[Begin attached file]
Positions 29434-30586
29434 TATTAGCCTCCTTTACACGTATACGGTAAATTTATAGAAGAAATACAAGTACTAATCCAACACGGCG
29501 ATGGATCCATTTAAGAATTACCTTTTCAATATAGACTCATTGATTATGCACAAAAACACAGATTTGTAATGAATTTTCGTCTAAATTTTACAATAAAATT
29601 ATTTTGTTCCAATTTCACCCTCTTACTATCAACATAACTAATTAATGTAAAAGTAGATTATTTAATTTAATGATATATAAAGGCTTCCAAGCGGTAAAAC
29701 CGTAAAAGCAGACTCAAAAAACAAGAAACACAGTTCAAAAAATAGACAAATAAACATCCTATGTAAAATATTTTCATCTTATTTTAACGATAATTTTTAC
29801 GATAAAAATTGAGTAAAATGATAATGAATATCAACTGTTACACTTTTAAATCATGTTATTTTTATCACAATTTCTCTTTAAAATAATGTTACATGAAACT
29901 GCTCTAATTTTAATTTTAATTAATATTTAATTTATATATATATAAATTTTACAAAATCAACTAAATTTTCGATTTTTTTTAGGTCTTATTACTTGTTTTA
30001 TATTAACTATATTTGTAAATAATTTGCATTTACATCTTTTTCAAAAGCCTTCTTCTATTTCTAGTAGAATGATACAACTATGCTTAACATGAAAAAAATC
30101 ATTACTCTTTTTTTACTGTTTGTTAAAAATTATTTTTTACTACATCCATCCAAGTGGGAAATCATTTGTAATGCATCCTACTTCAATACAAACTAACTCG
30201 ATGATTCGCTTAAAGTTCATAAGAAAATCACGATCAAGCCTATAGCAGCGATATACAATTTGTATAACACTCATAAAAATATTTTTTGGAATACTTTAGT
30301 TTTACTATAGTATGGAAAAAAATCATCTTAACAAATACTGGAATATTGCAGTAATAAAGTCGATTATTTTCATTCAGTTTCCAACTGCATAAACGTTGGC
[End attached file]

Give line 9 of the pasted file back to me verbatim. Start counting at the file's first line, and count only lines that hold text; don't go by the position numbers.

30101 ATTACTCTTTTTTTACTGTTTGTTAAAAATTATTTTTTACTACATCCATCCAAGTGGGAAATCATTTGTAATGCATCCTACTTCAATACAAACTAACTCG